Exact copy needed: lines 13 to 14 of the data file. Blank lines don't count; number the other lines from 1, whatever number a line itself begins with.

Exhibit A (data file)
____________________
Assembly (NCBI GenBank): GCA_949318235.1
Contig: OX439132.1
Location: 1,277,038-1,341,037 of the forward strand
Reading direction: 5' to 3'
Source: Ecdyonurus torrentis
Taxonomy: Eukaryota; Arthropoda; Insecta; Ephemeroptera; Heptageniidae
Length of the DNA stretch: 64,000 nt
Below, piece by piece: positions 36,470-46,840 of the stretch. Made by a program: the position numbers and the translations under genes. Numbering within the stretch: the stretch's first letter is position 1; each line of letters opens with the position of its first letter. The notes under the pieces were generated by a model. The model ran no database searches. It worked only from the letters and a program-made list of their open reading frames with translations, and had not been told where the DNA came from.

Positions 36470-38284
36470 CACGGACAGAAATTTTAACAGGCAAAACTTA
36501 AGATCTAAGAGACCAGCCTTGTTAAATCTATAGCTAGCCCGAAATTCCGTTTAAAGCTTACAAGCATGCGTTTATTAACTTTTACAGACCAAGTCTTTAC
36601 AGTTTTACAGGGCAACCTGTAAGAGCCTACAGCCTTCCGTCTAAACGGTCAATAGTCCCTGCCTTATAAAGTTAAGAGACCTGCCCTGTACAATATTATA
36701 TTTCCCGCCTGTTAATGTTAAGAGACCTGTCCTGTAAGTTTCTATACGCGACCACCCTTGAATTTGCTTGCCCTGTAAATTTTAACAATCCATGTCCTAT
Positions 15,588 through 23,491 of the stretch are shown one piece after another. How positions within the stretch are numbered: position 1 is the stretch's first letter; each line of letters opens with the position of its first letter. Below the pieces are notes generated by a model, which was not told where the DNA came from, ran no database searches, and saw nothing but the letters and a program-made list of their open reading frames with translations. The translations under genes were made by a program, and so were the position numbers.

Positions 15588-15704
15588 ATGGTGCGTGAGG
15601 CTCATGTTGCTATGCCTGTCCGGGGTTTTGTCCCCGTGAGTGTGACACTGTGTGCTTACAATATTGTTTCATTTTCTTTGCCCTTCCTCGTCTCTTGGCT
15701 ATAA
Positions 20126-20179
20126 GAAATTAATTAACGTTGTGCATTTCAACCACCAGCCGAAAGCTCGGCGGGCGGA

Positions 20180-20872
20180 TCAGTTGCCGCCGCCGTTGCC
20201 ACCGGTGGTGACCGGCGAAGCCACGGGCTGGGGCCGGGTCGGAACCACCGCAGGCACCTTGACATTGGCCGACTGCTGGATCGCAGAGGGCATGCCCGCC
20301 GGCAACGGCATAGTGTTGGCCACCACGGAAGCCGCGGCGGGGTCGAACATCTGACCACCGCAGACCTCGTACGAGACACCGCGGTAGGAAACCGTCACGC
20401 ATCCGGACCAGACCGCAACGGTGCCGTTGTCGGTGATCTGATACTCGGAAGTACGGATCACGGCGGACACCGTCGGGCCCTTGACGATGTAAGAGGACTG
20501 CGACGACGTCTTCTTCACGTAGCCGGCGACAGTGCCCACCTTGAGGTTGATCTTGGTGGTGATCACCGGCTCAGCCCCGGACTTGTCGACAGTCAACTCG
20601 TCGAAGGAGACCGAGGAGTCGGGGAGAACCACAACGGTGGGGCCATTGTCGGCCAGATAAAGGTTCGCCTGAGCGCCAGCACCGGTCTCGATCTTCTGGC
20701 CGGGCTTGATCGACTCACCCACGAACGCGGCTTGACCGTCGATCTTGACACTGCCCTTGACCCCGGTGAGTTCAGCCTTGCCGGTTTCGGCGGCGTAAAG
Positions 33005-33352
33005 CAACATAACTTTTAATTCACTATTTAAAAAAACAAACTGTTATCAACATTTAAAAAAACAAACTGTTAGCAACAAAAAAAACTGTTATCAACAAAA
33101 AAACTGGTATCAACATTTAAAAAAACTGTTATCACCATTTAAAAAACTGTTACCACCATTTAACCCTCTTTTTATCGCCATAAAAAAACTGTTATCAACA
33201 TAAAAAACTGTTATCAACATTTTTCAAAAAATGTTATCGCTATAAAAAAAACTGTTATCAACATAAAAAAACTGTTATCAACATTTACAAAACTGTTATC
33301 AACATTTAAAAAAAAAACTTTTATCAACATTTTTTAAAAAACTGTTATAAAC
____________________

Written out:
36701 TTTCCCGCCTGTTAATGTTAAGAGACCTGTCCTGTAAGTTTCTATACGCGACCACCCTTGAATTTGCTTGCCCTGTAAATTTTAACAATCCATGTCCTAT
Positions 15,588 through 23,491 of the stretch are shown one piece after another. How positions within the stretch are numbered: position 1 is the stretch's first letter; each line of letters opens with the position of its first letter. Below the pieces are notes generated by a model, which was not told where the DNA came from, ran no database searches, and saw nothing but the letters and a program-made list of their open reading frames with translations. The translations under genes were made by a program, and so were the position numbers.